second layer can again be described using a spline. The result is a spline defined on nested triangulations. In the multiplex spline framework one simplex from each triangulation is considered at a time. The combination of these simplices is called a multiplex.

1. Multiplices, barycentric coordinates and tessellations

A ν-multiplex Γ, with ν a multi-index with ` entries and |ν| = n, is an n-dimensional polytope that is constructed by, starting from the ν1-simplex, iteratively combining the (ν1, ..., νj)-multiplex with a νj+1

-simplex. Combining layers in this case means to append the νj+1-simplex to every point in the (ν1, ..., νj

)-multiplex (see figure 2). The νj+1-simplex is called the (j + 1)th layer of the multiplex. In order for the

multiplex to be n-dimensional, each νi-dimensional layer should introduce νi new variables. In our current

discussion this means that the layers are mutually perpendicular. Note that the order in which layers are combined does not affect the end result, as illustrated in figure 2.

Any point in the multiplex can be uniquely described using barycentric coordinates bi in each layer. By

collecting the vectors bi we obtain β = (b1, ..., b`) ∈ Rn+`, where bi= (bi0, ..., biνi) ∈ R

νi+1 _{with constraints}

P

jbij = 1, ∀i ∈ [1, `]. Instead of solving Eq. (1) for bi in each layer, a direct solution can be found by

considering the vertices of layers. For this we select a copy of each layer such that they share a vertex w0.

That is, we select vertex sets Wi = {w0, wi1, ..., wiνi}, as indicated in figure 2 for i ∈ {1, 2}. Then we have

x = (1 − `)w0+ ` X i=1 νi X j=0 βijwij (9)

where wi0 := w0, ∀i ∈ [1, `]. Equation (9) is a direct result of adding the origin location w0 to the locations

of the projections of x in the layers with respect to the same origin point w0.

A tessellation of multiplices is easily constructed from triangulations in each layer of the spline. For example, a tessellation of (2,1)-multiplices can be constructed by making a triangulation of 2-simplices and one of 1-simplices, then constructing the multiplices from any combination of simplices from both triangulations. The resulting tessellation M consisting of multiplices Γi is defined as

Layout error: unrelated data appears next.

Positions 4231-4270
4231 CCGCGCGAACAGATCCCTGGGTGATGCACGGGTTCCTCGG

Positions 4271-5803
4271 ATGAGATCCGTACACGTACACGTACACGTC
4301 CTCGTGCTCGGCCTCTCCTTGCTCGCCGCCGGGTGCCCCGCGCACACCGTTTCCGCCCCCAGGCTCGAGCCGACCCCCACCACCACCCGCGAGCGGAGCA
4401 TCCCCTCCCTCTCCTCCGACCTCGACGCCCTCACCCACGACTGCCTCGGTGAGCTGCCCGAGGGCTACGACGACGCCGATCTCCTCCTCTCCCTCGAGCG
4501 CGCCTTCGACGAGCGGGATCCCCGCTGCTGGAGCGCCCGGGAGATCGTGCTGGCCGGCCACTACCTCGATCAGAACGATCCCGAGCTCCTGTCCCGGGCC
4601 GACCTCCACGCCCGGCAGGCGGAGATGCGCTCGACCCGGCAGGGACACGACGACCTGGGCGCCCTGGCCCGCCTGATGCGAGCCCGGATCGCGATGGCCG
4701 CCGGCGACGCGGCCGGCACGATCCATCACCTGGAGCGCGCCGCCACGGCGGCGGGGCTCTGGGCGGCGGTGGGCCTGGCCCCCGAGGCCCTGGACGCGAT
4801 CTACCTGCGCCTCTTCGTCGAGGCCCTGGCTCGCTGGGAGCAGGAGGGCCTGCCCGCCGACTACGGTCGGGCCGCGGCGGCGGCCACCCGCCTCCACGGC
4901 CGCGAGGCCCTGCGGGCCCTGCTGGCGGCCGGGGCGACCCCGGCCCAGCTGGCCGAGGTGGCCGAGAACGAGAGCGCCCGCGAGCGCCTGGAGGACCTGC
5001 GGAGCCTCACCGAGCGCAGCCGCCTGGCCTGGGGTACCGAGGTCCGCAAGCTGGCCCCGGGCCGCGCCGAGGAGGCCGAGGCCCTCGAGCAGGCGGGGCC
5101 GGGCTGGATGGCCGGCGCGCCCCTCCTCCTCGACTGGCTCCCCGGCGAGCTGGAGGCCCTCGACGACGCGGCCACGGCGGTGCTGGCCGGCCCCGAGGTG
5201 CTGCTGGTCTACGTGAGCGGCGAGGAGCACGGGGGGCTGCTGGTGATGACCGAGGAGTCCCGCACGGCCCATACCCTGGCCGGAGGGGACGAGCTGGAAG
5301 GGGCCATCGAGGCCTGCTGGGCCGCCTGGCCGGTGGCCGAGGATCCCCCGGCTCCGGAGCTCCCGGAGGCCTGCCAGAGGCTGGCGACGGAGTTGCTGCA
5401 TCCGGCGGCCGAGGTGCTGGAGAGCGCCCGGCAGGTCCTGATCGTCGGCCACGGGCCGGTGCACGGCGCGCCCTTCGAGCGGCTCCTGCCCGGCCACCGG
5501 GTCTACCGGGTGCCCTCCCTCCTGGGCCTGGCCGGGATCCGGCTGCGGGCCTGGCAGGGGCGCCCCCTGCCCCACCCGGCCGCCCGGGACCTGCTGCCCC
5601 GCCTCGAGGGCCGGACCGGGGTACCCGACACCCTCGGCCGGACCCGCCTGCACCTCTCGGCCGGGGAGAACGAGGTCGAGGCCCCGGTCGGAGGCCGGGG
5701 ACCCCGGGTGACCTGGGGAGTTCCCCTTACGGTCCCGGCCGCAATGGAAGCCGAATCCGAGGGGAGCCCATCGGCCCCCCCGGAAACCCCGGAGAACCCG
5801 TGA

M =

N

[

i=1

Γi, Γi∩ Γj ∈ {∅, ¯Γ}, ∀i 6= j (10)

where N is the number of multiplices. The multiplex ¯Γ is a (ν − µ)-multiplex, where µ is a multi-index like ν with 0 ≤ |µ| < n and ν − µ > 0.

2. B-form polynomial

w11 w0

w12

w21

Figure 3: A (2,1)-mulitplex and its B-net for a multiplex spline of degree (3,2). The B-net is formed by three parallel copies of the simplex spline B-net (see figure 1).

If cκ in Eq. (3) is replaced by a polynomial in the B-form,

a tensor-product between the basis polynomials results. The multi-indices κ from the layers are renamed and combined to form one multi-index λ = (λ1, ..., λ`), where λi= (λi0, ..., λiνi)

the multi-index in the ith layer with |λi| = di. The degree is

defined per layer, leading to a degree vector d = (d1, ..., d`).

Applying these changes to Eq. (3) we obtain

π(β) = X |λi|=di, ∀i∈[1,`] cλBλd(β), B d λ(β) := ` Y i=1 Bdi λi(bi) = Q idi! λ! β λ (11) Again, the barycentric coordinate vector β = (b1, ..., b`) is a

collection of barycentric coordinates in the layers. The result-ing basis polynomials have a degree ofQ

idi, but not all basis

polynomials of this degree are present.

In the vector form this procedure results in a tensor-product
per multiplex. The vector form of Bd_{λ}can be obtained by taking
the tensor-product of the subsets Bdi

λi and then reordering, but obtaining them directly is preferable.

Bd λ(β(x)) := Bd λ(βΓi(x)) if x ∈ Γi 0 otherwise (12)

Note the similarity with Eq. (4). 3. B-coefficients and the B-net

The B-coefficients cλ are generated by collecting the multi-indices in the layers. Their location is again

determined by the control points xλ∈ Rn

xλ= (1 − `)w0+ ` X i=1 1 di νi X j=0 λijwij (13)

Note the similarity between Eq. (9) and Eq. (13). The B-net of the (2,1)-multiplex is given in figure 3.
The coefficients can again be collected in a vector c = (cΓ1_{, ..., c}ΓN_{) with c}Γi _{= (c}Γi

λ )|λi|=di,∀i∈[1,`]. The

w11 w0, ˜w0

w12, ˜w12

w21, ˜w21

˜ w11

(a) Shared edge

w11 w0, ˜w0

w12, ˜w12

w21, ˜w21

w21, ˜w11

(b) Continuity conditions

Figure 4: The shared edge and related continuity conditions between (2,1)-multiplices Γ = {wij} and ˜Γ = { ˜wij},

i ∈ {1, 2}. Since the out-of-edge vertex lies in the two-dimensional layer, the shared edge is a (1,1)-multiplex (shaded). Much like the B-net (in figure 3), the continuity conditions are formed by making parallel copies of 2-simplex continuity for each B-coefficient of the second layer. Note that for clarity much of the B-net is left out and each example first order continuity condition is given a different color.